Legacies of the Angkorian civilisation have been left in the various ruins, starting some 7 kilometers from Siem Reap.
We purchased a three day pass for $40US and spent our first day around the temples of Angkor Thom, defined as the temples of the ‘Classical Age’. Angkor Thom was built by Jayavarman VII in the period 1181 – 1219 after the old city of Angkor was destroyed by the Champs.
Bayons purpose is still shrouded in mystery but it is a temple consisting of seemingly endless gothic tower depicting the eerily know -all face of Avalokiteshvara, though some say the resemblance is more of Jayavarman VII himself. The lower two levels are bas-relief carvings depicting stories of everyday Cambodian life in that era, of battles with the Thais and Vietnamese, and of Hindu legend. The third level is circular where the towers and their gothic faces surround you. It’s impossible to stand anywhere on this level, let alone the entire complex without having one of these faces staring through your soul.
All the temples we visited displayed common points of stacked arch systems where rocks are piled until they meet in the middle to form an arch. Irrigation systems are evident in most temples and many have columns reminiscent of Grecco-Roman architecture. Bayon has reminants of elegant pond systems and sophisticated stonework. In the immediate surrounding area are relics of public address podiums, prefaced by elaborate temple archways and podiums wide enough for a royal assembly. The grounds lined with temple structures used for tightrope performances and public trials. It’s not difficult to imagine and assembly of the Angkor empire.
Ta Phrom is a temple made famous by the Tomb Raider movie, but in it’s time served as a Buddhist monument to the mother of Jayavarman VII. It is a square complex with a central sanctuary, several collapses corridors and dense jungle overgrowth. It’s intricately carved awning have gathered a green aged tinge and now shows it’s age under thick jungle overgrowth. Much of the smalled vegetation was cleared in the restoration process yet the larger trees have now become rooted in the foundations of Ta Phrom, their removal would cause more damage than if they were simply left. The temple is dabbled in awesome shadows and the roots of the trees entwining themselves over the stone, through archways, over doors and windows, their hundred of years of growth leaving a permanent legacy on the ancient temple.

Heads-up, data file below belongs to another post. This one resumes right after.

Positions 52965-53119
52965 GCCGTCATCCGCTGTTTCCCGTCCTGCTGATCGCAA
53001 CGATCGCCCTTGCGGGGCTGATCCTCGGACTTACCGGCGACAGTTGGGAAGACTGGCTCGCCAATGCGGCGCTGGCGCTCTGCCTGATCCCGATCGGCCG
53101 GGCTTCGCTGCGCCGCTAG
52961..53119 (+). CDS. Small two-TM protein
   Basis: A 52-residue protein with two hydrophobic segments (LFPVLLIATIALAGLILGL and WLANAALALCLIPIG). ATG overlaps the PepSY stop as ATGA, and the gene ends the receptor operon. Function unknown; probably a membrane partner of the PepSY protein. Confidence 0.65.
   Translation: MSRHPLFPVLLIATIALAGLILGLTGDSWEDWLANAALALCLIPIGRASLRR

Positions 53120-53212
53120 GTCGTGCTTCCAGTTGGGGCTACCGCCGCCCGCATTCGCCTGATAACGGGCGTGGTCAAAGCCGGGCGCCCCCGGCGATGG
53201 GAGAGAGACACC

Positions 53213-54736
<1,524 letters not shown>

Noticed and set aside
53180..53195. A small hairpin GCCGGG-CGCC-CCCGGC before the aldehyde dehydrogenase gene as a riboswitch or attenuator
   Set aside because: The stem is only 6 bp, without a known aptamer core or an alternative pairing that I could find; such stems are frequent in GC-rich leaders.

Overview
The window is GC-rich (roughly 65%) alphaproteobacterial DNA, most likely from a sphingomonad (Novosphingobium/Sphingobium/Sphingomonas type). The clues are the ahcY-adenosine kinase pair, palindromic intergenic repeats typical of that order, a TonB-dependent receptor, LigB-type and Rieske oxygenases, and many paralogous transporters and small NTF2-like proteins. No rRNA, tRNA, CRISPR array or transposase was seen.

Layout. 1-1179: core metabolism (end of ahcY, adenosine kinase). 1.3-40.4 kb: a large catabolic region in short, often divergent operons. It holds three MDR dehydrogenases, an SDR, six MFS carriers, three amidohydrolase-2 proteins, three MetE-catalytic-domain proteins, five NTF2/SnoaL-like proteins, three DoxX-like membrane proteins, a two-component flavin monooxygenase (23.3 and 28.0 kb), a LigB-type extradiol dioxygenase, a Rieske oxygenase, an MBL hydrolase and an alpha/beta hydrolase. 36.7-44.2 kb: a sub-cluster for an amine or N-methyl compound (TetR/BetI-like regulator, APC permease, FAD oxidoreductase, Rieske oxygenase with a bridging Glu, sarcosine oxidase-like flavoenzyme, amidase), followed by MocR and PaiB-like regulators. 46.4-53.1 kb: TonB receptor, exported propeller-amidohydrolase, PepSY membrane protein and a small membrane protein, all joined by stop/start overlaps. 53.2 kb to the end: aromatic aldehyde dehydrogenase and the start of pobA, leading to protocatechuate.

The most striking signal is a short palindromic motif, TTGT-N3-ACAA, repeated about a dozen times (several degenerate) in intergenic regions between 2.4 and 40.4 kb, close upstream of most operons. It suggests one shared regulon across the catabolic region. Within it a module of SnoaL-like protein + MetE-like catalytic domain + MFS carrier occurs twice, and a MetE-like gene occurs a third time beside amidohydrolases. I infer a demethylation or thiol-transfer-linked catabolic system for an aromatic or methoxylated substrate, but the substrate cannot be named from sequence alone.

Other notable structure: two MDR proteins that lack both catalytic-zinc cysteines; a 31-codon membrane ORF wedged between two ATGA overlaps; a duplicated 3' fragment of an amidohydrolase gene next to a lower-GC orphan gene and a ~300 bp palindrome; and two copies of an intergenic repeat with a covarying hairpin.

We visited Baphuon, now in a hopeless state of restoration. The Khmer Rouge destroying all restoration blueprints leaving workers with the worlds largest jigsaw puzzle. Phimeanakas, a celestial palace. Steep steps to the three levels and topped with a spire, a representation of Mt Meru, home of Shiva, Hindu God of destruction. Our second day included many temples and sites in the surrounding areas, one of which was Preah Khan, build by Jayavarman VII, serving as his residence during the construction of Angkor Thom. The complex itself is surrounded by a 700m x 800m wall. The complex composed of shoulder hugging corridors, blocked arches and like most temples in the region, step-through doorways. Overgrowth has again engulfed some of this temple and many of the corridors are collapses or entwined with tree roots. Preah Khan has a fantastic two-storey columned structure who’s purpose is unknown.
The approach to Angkor Wat is unmistakable. An outer moat surrounds the complex, measuring 1.5 kilometers by 1.3 kilometers, being 190 meters wide. It is crossed on approach to Angkor Wat by a sandstone causeway, insects leaving radiating impressions on the water as we cross. The outer causeway is a tunnel section with a guards promenade across the face of the grounds. Emerging from the outer causeway, the three towers of Angkor Wat become visible, complete with palm trees. The first, most notable feature of the temple is its’ symmetry. What you find on one side of the picture you will find on the other.
We spent that afternoon on the first day just gazing at the temple from the outside, admiring the creative and technical genius of a former empire. The center tower is again Mt Meru with it’s surrounding two smaller peaks. The overall state of preservation of the monument is fantastic, despite the numbers of tourists, it’s not difficult to succumb to the atmosphere of being there at sunrise. Vast courtyards amid towering monuments, pools surrounded by column-windowed esplanades. The rising steps to Mt Meru too steep for some. The aged stone is complimented by morning shadows and finding a solemn, quiet place to simply sit and absorb the architecture of former empires is the only way to enjoy the legacy.